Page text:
Each month, you’ll hear from one of us what we’re reading and a little bit about the book. Enjoy!
I’m reading Anchored: Finding Hope in the Unexpected by Kayla Aimee.
I’ll just be honest; I did not expect to love this book. It is a book that centers around motherhood and I am not a mother. But what I discovered in the first few pages is that it is not a book about motherhood. It is a book about hope, community, love, and faith in the midst of pain and tragedy, which we can all relate to—mothers and non-mothers alike. Kayla Aimee writes with an incredible blend of humor, art, and vulnerability. I have laughed out loud and cried actual tears while reading this book—sometimes while reading one page. I haven’t even finished it yet but I already highly recommend it.
But enough of my opinions. Here’s the official description of the book:
You count a pregnancy by weeks and Kayla Aimee had only ticked off 24 of the 40 when she unexpectedly went into labor. She thought her church upbringing had prepared her for every circumstance but when tragedy struck and threatened to take the life of her newborn daughter, it felt as though once solid ground had turned to glass beneath her feet, destined to shatter everything she held sacred.
Both poignant and humorous, Anchored recounts Kayla’s gripping story of learning to navigate her newfound motherhood in the most unexpected of ways, from holidays in the hospital and middle-of-the-night phone calls to the joy of coming home. With vulnerability and plenty of wit, Kayla lays bare her struggle to redefine her faith, her marriage, and herself within the context of a tragedy she never saw coming. For anyone who has felt their faith in God falter, Anchored extends a gentle invitation to join her as she uncovers a hope that holds.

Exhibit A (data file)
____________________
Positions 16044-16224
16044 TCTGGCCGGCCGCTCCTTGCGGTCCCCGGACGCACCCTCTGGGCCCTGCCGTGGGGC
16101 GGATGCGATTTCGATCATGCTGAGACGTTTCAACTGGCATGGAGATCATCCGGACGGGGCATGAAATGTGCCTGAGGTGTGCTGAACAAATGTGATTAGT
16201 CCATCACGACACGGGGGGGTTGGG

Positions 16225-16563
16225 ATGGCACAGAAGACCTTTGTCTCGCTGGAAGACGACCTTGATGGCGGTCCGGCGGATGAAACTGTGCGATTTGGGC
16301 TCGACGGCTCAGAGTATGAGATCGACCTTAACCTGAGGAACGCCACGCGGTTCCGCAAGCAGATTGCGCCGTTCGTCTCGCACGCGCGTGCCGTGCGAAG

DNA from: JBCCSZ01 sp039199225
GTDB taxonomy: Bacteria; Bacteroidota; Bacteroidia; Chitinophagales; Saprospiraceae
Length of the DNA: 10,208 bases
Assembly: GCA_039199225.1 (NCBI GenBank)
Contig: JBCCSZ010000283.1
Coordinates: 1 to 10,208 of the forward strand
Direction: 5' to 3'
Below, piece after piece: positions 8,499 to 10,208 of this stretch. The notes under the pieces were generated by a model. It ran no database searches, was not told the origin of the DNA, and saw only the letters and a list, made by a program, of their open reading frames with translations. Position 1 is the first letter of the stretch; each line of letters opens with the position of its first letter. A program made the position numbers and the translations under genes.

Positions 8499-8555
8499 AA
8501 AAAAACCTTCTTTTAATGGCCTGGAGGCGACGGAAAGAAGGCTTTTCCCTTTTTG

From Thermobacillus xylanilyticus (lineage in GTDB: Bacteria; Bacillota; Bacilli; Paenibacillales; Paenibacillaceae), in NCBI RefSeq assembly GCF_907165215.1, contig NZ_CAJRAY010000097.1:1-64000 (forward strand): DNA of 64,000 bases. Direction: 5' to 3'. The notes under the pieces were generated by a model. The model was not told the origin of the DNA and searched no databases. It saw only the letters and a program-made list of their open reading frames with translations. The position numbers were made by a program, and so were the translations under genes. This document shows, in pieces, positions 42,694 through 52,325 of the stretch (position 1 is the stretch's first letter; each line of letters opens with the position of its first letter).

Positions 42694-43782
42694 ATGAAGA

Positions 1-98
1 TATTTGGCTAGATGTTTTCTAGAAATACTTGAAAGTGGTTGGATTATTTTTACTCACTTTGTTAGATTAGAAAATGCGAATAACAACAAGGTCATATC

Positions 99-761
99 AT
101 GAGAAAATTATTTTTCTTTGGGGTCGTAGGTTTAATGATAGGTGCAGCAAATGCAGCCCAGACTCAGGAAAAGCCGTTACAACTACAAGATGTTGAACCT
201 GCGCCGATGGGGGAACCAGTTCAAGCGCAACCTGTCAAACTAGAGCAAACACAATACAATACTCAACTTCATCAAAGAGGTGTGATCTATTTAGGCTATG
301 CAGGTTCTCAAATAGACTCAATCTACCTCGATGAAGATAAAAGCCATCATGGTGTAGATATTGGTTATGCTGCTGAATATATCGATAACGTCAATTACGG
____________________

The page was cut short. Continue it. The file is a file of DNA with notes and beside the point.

Favorite quotes (so far):
“I did not understand any of it but I still believed in grace and decided that if God was sovereign then He could hold my hurt. I could fake praise, after all I knew the verses, or I could lay out my heart at its most vulnerable and rest in the knowledge that I was loved regardless of my reaction. Maybe some people call that irreverent. Or maybe we all need to know that are broken hearts are acceptable in any form.”
“There in the most wrenching moment of grief and fear arose the deepest assurance that if all else shattered, He would remain.”
I also enjoyed an entire section about Kayla needing glasses in the second grade and her parents not believing her because they thought she just wanted to be like Karen Brewer from the Baby-Sitter’s Club books. I loved it because I could relate completely. I thought I was pretty much the coolest when, in second grade, I had both glasses and braces. Bless my heart.
I did not expect to love Anchored. But I did. I recommend it to anyone who is trying to figure out how to navigate this world—with all its tragedies and hurt—with hope, humor, and assurance that God is faithful.